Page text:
Scripture indicates believers will participate in all of these activities – being God’s fellow workers in spreading the Gospel, healing, saving people, redemptive suffering, intercessory prayer for others, and sharing in Christ’s glory.  And none of them undermine the unique role of Christ as mediator between God and man.  Rather, they are only possible because of his role as mediator, and his invitation to participate in his work.  The Catechism explains it this way – “God is the first cause who operates in and through secondary causes.”  (CCC308)

And for this reason, the Catechism also associates the intercessory prayer of the saints in heaven as participation in the one mediation of Christ between God and man:

CCC956 The intercession of the saints.  “Being more closely united to Christ, those who dwell in heaven fix the whole Church more firmly in holiness.  .  .  .  They do not cease to intercede with the Father for us, as they proffer the merits which they acquired on earth through the one mediator between God and men, Christ Jesus.  .  .  .  So by their fraternal concern is our weakness greatly helped.” 

So indeed, requesting saints intercede for us is not a contradiction that Christ is the one mediator between God and men, any more than requesting someone on earth pray (intercede) for us would be.  The saints are simply continuing the same work of intercession they did on earth.  Why would we believe that would end with our death?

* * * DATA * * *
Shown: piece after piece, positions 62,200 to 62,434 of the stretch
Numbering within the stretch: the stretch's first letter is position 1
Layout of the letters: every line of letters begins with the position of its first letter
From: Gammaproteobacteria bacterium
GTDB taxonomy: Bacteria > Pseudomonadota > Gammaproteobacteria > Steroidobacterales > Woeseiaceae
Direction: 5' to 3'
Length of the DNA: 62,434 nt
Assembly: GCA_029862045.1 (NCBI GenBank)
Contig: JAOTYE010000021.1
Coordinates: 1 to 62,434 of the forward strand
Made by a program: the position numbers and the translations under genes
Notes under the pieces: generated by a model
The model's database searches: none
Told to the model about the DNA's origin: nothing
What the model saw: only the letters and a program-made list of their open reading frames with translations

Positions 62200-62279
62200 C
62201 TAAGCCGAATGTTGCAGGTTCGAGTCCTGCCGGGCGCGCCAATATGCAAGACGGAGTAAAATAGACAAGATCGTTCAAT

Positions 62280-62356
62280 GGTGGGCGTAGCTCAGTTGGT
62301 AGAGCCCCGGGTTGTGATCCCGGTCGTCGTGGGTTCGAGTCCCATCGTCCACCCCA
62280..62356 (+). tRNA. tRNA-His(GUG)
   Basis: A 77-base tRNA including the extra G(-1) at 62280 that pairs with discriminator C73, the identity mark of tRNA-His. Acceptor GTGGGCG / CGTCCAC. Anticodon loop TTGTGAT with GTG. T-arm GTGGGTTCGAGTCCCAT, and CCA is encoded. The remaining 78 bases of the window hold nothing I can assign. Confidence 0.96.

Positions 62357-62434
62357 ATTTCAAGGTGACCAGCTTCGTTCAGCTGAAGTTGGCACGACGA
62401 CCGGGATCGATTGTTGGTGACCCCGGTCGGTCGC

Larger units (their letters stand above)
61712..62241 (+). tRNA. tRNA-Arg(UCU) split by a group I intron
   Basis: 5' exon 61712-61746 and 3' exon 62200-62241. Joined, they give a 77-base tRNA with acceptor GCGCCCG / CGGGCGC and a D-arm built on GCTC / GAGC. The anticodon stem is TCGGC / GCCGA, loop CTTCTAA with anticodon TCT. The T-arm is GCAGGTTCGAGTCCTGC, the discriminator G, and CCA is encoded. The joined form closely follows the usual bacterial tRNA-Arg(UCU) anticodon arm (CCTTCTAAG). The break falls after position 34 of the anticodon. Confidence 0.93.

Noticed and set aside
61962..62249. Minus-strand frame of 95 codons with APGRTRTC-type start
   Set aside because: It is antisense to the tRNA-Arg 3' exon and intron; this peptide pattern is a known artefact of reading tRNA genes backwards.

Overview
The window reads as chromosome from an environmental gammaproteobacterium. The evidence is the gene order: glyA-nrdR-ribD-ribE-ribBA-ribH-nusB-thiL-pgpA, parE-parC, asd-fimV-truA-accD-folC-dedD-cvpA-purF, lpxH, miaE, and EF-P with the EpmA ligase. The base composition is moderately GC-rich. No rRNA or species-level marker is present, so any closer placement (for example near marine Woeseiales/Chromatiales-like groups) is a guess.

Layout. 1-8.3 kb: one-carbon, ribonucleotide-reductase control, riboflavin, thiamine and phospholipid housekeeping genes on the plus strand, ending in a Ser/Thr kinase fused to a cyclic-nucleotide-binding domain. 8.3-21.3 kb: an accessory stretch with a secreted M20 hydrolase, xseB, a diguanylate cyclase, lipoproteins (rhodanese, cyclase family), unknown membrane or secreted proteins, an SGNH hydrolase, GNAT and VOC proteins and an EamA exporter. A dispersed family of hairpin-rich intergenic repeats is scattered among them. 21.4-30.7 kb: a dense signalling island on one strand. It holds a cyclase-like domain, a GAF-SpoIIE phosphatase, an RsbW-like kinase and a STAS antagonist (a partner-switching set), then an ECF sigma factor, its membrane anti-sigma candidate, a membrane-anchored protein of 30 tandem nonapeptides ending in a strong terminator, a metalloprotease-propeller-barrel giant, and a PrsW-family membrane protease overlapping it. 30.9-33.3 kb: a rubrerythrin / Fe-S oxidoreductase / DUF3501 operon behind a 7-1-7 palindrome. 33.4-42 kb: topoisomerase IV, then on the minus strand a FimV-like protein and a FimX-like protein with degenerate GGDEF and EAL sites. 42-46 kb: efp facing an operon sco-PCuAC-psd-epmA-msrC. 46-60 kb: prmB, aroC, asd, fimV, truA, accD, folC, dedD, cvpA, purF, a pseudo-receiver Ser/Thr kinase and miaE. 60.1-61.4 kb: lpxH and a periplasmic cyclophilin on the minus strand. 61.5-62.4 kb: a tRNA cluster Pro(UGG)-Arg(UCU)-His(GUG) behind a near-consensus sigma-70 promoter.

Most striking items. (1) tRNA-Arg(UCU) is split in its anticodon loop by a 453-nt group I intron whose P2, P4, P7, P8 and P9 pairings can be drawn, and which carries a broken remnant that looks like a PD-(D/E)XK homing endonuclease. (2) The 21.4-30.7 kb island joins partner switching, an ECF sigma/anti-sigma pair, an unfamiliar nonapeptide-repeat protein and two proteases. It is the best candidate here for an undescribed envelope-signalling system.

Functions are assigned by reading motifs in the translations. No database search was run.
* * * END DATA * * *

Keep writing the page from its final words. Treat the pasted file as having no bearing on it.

So when Protestants object to the idea of praying to the saints because Jesus is the one mediator, our most common response is to inquire why they don’t object to the idea of asking someone here on earth to pray for them.  That can lead to some fruitful discussions.  But one of the most common responses to our question is the reason it would be appropriate to ask someone on earth to pray for us and not a saint in heaven is because those on earth are alive, and the saints are dead.

But are the saints really dead?  Jesus was clear – “I am the God of Abraham, and the God of Isaac, and the God of Jacob’?  He is not God of the dead, but of the living (Matthew 22:32).  Catholics would attest to the great truth the saints in heaven are more alive than we are, and Jesus Christ has indeed abolished death for those who are in him (2 Timothy 1:10).

And are the saints in heaven in him?  My next post will cover a Catholic understanding of the body of Christ.